I think all of the cemeteries in this city are exemplary of New Orleans culture, but Saint Louis No. 1 is the oldest, dating back to 1789, and the most renown. It is the final resting place of the Voodoo Queen, Marie Laveau, the future resting place of Nicolas Cage (more on that later!) and weaves a fascinating narrative pertaining to burial practices and religious rites. The only way to see this historic cemetery is by taking a guided tour, or by getting permission from the Arch Diocese himself.
6. The French Quarter
If you’re pressed for time, the best way to squeeze in as much New Orleans culture as humanly possible is to position yourself in the French Quarter. It’s hard to believe that this stunning neighbourhood could fall out of favour with any cultural group, but it was all but abandoned by wealthier American settlers who wanted to carve out their own city. Artists, authors and musicians of all backgrounds began to coalesce in the early 1920’s, and after the Second World War, it was brimming with American servicemen. A number of walking tours take you through the Quarter, with commentary on everything from slave owners, architecture, brothels and all things of a ghostly nature!
7. Oak Alley Plantation
To understand the history of Orleans, one has to travel outside to the plantations. Life was very different for a person of colour in the French Quarter, than one who worked the local sugar cane plantations. For obvious reasons, Oak Alley is one of the most picturesque (and most photographed) plantations in the southern United States. The double row of 300 year old live oak trees lull the visitor into a mood of whimsy, and romance. The grand mansion rising up out of the earth like a polished diamond, it’s hard not to be captivated by such a scene, yet also hard to comprehend that this was once a thriving sugar cane plantation where more than 200 slaves lived and worked.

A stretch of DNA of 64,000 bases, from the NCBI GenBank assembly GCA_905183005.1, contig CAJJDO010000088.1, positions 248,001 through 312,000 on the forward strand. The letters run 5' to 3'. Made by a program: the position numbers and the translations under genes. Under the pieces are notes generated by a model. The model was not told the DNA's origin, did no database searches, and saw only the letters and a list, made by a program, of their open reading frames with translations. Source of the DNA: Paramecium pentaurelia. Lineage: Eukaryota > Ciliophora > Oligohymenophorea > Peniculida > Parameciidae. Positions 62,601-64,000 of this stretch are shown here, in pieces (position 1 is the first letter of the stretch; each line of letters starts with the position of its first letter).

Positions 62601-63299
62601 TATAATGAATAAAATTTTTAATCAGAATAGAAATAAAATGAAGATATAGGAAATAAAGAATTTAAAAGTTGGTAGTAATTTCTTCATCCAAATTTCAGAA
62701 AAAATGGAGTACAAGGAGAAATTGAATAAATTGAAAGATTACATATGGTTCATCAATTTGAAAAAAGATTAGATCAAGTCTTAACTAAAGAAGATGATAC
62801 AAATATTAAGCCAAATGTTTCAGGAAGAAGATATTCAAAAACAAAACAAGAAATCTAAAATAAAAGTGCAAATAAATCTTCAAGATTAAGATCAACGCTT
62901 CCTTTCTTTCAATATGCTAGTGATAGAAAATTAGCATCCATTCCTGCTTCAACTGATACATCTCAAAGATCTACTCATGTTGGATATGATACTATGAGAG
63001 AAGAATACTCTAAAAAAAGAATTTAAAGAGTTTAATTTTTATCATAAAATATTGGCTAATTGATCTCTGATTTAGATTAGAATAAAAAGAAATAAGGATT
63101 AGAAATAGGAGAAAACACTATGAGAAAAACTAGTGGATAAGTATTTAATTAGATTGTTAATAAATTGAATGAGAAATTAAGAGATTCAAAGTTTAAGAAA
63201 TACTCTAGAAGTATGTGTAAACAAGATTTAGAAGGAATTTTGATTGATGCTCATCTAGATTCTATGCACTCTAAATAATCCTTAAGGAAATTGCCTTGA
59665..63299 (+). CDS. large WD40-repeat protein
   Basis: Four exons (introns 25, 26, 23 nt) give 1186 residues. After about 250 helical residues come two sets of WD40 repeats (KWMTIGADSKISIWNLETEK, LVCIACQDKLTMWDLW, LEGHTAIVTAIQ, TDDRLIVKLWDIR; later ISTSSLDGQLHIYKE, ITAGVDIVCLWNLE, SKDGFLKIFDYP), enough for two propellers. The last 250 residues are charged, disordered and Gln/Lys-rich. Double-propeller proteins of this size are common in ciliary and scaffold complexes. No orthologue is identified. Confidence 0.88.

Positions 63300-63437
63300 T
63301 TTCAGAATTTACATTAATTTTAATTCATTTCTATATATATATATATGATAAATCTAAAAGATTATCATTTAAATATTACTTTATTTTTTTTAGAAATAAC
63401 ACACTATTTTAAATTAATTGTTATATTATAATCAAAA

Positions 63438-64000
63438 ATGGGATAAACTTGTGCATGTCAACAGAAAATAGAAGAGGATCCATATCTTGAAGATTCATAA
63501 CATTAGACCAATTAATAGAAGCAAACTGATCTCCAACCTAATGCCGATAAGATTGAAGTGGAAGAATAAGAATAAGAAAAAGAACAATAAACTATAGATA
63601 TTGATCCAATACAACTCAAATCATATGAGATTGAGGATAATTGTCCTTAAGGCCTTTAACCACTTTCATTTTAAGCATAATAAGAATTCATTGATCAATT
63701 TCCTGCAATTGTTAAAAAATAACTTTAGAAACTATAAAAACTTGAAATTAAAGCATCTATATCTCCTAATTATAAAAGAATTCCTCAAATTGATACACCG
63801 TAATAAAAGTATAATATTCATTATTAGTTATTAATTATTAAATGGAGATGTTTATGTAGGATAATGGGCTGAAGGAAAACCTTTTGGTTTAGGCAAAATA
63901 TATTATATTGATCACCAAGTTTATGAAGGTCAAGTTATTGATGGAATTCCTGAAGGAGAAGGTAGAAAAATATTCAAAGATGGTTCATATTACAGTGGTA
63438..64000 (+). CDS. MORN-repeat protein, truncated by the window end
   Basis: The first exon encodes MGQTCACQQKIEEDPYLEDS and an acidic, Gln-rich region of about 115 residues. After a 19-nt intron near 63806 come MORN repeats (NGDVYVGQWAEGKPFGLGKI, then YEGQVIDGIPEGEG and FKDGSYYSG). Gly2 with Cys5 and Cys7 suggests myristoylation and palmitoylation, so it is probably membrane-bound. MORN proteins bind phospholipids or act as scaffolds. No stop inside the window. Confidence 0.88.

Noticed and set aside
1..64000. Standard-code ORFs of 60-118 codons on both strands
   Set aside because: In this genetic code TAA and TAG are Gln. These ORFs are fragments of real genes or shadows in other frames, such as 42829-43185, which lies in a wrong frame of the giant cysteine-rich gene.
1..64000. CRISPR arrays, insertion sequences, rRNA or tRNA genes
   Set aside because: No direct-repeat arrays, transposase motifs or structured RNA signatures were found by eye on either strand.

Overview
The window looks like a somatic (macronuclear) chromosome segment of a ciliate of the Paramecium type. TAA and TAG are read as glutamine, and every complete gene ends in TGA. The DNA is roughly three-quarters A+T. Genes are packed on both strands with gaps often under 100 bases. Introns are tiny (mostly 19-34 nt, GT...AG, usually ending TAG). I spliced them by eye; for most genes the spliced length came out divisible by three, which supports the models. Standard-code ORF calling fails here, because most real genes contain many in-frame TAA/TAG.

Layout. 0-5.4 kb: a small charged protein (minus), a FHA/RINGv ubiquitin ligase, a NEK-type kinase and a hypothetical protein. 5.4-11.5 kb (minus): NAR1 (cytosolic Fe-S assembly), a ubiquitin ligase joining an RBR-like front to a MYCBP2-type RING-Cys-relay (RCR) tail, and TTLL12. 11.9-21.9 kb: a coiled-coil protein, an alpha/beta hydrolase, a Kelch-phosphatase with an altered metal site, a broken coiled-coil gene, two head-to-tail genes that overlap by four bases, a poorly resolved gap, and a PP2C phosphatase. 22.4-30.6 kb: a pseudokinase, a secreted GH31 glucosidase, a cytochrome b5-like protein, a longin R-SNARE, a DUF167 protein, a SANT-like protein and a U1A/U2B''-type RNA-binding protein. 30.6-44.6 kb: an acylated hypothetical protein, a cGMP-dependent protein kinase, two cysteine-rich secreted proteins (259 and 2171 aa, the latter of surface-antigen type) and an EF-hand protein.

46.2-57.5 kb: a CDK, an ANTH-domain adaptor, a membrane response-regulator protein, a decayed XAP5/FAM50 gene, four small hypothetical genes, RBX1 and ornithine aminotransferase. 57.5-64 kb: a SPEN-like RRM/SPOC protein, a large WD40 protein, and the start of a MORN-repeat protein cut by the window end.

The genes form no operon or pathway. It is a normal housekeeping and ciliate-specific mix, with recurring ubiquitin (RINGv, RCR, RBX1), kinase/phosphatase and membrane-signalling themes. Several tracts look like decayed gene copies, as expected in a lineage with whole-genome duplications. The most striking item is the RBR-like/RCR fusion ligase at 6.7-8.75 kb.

8. Whitney Plantation
The Whitney Plantation is one of the only plantations in the United States dedicated solely to the history of slavery. It’s not located in New Orleans, but a mere 45 minute drive outside of the city, and well worth a visit. The site exhibits powerful, beautiful and heart wrenching displays of slavery, from life-size sculptures of the children who lived here, giant, rusted out sugar cane vats, and includes written accounts of children born into slavery on this plantation, nearly a century ago.
9. Louis Armstrong Park
You only need a few moments in this beautiful park, and I couldn’t possibly leave New Orleans without paying homage to the most influential jazz musician in the world, Louis Armstrong. The park spans 32 acres, and lies on the border of the French Quarter and Tremé (or Treme), historically, one of the most important neighbourhoods for free people of colour.
I have plenty more to say about this enigmatic city, and in the coming weeks, I’ll be sharing plenty of New Orleans travel tips, my own feelings on the history of this region, and in-depth articles on various activities, where to find good eats, where to sleep, and where to find more of New Orleans culture.
Ya’all come back now!